The Life and Voyages of Christopher Columbus

By Washington Irving | Go to book overview

CHAPTER III.
NICHOLAS DE OVANDO APPOINTED TO SUPERSEDE BOBADILLA.

[ 1501.]

The numerous discoveries briefly noticed in the preceding chapter had produced a powerful effect upon the mind of Ferdinand. His ambition, his avarice, and his jealousy were equally inflamed. He beheld boundless regions, teeming with all kinds of riches, daily opening before the enterprises of his subjects; but he beheld at the same time other nations launching forth into competition, emulous for a share of the golden world which he was eager to monopolize. The expeditions of the English and the accidental discovery of the Brazils by the Portuguese caused him much uneasiness. To secure his possession of the continent, he determined to establish local governments or commands in the most important places, all to be subject to a general government, established at San Domingo, which was to be the metropolis.

With these considerations, the government, heretofore granted to Columbus, had risen vastly in importance; and while the restitution of it was the more desirable in his eyes, it became more and more a matter of repugnance to the selfish and jealous monarch. He had long repented having vested such great powers and prerogatives in any subject, particularly in a foreigner. At the time of granting them he had no anticipation of such boundless countries to be placed under his command. He appeared almost to consider himself outwitted by Columbus in the arrangement; and every succeeding discovery, instead of increasing his grateful sense of the obligation, only made him repine the more at the growing magnitude of the reward. At length, however, the affair of Bobadilla had effected a temporary exclusion of Columbus from his high office, and that without any odium to the crown, and the wary monarch secretly determined that the door thus closed between him and his dignities should never again be opened.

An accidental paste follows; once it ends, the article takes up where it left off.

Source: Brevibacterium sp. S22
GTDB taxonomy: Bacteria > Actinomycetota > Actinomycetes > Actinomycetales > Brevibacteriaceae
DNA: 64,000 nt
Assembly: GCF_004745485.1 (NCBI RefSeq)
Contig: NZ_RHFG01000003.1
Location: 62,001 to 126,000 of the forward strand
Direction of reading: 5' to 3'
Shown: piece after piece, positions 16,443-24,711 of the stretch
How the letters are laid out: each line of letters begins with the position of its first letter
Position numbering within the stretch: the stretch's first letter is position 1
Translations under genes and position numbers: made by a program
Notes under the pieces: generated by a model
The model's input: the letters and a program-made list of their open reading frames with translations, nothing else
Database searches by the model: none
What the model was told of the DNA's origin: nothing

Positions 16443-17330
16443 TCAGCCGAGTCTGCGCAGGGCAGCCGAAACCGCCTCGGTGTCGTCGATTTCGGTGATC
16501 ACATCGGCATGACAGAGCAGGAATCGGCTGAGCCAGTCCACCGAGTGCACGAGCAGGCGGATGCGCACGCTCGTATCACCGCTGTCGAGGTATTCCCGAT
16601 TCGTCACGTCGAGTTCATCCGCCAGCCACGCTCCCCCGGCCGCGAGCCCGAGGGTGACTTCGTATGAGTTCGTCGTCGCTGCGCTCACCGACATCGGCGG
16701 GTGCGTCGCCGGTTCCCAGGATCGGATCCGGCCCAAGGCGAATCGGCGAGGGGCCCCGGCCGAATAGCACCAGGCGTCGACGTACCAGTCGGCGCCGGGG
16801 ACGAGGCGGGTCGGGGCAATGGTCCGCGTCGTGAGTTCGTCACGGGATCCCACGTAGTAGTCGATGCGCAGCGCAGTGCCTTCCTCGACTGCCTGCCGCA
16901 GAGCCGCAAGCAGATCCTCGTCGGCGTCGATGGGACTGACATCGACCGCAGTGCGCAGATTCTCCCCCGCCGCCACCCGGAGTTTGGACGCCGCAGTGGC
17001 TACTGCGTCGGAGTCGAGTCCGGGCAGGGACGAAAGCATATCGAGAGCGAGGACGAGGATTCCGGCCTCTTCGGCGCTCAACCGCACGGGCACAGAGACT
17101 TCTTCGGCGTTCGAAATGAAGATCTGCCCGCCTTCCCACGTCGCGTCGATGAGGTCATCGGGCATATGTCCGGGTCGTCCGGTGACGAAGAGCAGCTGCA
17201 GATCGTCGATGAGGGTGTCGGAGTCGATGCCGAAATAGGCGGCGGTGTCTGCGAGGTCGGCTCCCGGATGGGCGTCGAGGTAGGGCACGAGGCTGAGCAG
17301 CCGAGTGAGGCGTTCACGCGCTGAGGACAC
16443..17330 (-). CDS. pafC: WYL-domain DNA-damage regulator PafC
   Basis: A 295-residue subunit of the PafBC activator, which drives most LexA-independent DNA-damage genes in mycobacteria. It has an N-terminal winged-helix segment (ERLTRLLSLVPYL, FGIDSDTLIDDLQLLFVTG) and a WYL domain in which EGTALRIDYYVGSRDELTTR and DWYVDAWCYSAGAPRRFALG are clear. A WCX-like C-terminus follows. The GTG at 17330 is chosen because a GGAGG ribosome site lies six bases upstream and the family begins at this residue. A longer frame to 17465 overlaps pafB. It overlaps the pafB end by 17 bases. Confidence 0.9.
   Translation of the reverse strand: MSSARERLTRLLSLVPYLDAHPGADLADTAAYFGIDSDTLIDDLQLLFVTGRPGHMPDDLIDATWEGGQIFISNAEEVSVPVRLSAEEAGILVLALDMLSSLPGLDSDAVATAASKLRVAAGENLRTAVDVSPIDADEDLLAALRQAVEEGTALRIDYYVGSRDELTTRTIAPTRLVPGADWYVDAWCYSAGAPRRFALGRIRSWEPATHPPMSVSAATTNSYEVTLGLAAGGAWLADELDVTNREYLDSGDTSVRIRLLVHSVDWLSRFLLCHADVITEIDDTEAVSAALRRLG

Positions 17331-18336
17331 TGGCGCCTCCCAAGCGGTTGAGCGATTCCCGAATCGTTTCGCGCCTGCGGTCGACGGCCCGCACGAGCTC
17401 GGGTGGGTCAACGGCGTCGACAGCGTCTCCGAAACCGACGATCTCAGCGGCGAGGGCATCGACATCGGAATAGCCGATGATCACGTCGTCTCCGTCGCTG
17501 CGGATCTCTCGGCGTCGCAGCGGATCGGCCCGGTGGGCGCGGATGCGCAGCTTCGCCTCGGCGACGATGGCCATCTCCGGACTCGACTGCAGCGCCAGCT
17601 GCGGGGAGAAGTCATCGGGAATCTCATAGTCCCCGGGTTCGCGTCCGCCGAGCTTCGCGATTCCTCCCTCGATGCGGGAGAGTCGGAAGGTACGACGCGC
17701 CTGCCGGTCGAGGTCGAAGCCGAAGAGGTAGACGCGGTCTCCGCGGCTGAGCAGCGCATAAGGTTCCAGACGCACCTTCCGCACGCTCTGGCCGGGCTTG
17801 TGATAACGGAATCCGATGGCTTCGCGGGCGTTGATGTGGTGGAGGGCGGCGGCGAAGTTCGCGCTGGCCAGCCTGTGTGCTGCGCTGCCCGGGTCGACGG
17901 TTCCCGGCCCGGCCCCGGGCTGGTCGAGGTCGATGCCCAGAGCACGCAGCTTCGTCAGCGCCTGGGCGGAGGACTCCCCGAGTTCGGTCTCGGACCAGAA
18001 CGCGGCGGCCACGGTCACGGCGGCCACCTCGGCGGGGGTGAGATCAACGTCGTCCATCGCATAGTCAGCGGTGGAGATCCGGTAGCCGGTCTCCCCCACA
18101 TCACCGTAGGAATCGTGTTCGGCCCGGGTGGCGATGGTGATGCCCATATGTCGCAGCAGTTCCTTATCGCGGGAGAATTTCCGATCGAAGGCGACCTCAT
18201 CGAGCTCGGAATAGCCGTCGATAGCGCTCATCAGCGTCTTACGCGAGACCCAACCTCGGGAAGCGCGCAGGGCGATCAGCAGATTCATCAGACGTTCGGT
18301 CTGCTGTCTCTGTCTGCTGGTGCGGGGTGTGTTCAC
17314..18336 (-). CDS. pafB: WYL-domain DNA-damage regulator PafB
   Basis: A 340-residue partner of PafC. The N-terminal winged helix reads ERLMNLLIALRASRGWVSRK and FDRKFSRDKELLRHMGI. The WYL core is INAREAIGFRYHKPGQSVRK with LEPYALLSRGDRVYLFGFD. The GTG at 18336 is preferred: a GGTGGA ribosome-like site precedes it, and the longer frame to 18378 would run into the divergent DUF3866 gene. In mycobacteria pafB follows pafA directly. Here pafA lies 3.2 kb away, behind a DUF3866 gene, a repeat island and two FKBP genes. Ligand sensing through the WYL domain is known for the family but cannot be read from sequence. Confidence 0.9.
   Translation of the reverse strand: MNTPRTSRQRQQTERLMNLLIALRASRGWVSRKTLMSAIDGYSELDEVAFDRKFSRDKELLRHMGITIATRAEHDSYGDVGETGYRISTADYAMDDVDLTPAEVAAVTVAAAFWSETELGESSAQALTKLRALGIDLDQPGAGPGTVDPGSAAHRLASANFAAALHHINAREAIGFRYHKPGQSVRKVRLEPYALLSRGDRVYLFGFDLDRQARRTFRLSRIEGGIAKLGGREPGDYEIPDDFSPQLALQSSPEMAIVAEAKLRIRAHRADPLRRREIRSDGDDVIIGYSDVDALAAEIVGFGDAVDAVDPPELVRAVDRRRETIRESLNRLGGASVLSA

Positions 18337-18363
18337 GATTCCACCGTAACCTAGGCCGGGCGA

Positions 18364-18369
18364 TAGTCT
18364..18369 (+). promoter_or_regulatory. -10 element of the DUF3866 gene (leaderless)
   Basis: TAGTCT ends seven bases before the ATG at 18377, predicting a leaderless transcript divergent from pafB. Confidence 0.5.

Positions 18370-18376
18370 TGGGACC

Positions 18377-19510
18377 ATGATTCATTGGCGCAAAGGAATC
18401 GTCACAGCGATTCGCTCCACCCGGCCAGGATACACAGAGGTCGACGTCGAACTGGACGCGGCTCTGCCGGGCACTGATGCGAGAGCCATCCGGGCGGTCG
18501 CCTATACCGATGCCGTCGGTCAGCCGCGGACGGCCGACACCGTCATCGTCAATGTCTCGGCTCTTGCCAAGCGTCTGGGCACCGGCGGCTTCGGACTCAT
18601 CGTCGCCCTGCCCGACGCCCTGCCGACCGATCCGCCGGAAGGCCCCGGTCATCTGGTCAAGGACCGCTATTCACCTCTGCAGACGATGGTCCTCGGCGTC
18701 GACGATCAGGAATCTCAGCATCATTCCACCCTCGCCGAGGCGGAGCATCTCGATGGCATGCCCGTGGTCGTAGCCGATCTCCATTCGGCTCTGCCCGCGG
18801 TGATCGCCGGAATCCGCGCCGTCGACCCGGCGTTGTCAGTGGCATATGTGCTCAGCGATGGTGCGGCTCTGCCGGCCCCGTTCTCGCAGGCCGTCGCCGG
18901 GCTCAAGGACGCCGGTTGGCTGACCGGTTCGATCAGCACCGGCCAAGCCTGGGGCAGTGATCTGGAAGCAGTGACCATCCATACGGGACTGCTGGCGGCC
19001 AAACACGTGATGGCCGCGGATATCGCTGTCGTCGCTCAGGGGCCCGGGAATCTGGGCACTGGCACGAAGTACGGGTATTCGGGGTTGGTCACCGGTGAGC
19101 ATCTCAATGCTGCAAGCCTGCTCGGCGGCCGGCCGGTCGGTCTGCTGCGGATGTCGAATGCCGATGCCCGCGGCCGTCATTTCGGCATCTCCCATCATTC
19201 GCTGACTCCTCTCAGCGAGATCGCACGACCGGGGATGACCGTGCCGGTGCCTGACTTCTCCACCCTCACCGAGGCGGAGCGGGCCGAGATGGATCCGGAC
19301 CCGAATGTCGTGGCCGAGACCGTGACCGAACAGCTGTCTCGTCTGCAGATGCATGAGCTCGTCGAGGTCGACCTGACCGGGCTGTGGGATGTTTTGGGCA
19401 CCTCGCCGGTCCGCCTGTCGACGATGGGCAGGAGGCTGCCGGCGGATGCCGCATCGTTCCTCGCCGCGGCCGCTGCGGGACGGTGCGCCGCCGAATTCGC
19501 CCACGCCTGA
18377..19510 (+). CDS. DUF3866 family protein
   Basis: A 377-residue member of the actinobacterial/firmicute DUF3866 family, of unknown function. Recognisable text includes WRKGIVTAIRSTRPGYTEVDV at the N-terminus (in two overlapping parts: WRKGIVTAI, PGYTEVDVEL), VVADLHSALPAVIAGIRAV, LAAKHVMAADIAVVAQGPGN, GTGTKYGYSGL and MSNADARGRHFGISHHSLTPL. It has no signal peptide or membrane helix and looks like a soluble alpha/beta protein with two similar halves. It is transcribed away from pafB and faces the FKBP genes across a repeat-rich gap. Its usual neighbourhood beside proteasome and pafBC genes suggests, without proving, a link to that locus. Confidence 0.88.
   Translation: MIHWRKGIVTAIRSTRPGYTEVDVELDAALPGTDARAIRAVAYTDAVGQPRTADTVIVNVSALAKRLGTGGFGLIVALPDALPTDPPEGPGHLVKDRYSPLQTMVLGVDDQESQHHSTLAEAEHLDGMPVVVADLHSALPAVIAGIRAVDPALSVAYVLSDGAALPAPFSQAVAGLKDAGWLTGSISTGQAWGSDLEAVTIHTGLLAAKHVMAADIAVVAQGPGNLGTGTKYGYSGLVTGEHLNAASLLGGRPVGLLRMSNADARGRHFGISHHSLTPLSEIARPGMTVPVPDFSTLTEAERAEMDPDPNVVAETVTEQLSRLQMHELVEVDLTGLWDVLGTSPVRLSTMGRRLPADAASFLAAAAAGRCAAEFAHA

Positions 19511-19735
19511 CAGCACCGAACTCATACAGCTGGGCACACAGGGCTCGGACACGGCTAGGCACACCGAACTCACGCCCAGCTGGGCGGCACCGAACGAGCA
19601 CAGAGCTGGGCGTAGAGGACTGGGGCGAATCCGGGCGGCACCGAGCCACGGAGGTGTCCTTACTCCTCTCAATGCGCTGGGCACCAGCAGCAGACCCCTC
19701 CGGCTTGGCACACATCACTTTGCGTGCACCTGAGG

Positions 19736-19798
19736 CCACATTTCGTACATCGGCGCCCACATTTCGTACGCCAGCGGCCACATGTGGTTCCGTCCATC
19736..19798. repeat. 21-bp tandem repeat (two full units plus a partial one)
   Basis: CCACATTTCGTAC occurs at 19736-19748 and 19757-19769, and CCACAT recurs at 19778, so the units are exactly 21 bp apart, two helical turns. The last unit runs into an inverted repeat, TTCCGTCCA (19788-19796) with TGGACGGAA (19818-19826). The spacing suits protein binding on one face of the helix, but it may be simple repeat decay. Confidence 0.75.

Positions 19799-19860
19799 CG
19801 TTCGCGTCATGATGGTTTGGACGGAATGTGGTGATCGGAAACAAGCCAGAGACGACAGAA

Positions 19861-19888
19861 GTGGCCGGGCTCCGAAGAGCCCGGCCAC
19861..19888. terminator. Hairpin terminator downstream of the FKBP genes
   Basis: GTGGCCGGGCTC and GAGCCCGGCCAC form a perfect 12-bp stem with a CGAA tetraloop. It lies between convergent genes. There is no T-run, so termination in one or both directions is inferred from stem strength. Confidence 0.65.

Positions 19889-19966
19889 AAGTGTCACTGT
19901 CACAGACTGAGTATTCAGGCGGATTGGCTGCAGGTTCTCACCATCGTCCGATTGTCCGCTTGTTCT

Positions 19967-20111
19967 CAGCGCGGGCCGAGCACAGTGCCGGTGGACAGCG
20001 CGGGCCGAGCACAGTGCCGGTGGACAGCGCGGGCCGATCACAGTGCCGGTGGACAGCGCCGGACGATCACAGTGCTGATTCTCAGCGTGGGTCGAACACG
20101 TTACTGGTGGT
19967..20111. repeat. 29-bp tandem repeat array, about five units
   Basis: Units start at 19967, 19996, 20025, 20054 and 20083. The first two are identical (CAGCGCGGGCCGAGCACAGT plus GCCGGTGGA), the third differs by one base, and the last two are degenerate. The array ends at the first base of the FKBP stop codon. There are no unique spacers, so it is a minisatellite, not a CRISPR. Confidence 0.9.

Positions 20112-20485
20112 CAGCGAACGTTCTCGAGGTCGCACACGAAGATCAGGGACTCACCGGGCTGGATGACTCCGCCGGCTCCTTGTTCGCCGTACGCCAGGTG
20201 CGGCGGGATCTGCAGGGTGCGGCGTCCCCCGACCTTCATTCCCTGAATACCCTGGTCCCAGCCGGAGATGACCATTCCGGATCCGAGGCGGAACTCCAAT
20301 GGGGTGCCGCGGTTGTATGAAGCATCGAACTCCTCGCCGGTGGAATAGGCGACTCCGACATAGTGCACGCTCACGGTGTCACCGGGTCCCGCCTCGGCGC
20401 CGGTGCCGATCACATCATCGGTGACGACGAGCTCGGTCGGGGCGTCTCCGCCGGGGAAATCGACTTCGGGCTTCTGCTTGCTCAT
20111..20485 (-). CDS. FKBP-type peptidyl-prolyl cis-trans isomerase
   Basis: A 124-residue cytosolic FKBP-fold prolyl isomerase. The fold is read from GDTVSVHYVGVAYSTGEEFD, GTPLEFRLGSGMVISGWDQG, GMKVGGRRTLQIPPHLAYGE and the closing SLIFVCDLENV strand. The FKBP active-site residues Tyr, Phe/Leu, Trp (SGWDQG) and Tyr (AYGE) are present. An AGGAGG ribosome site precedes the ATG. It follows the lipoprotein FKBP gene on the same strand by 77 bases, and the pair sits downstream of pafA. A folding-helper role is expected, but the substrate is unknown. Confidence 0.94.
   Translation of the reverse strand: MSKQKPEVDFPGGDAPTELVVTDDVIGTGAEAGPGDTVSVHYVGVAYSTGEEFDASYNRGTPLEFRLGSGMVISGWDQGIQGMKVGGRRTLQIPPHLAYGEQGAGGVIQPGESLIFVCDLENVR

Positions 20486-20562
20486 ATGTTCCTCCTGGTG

Perhaps Ferdinand may really have entertained doubts as to the innocence of Columbus with respect to the various charges made against him. He may have doubted also the sincerity of his loyalty, being a stranger, when he should find himself strong

-490-

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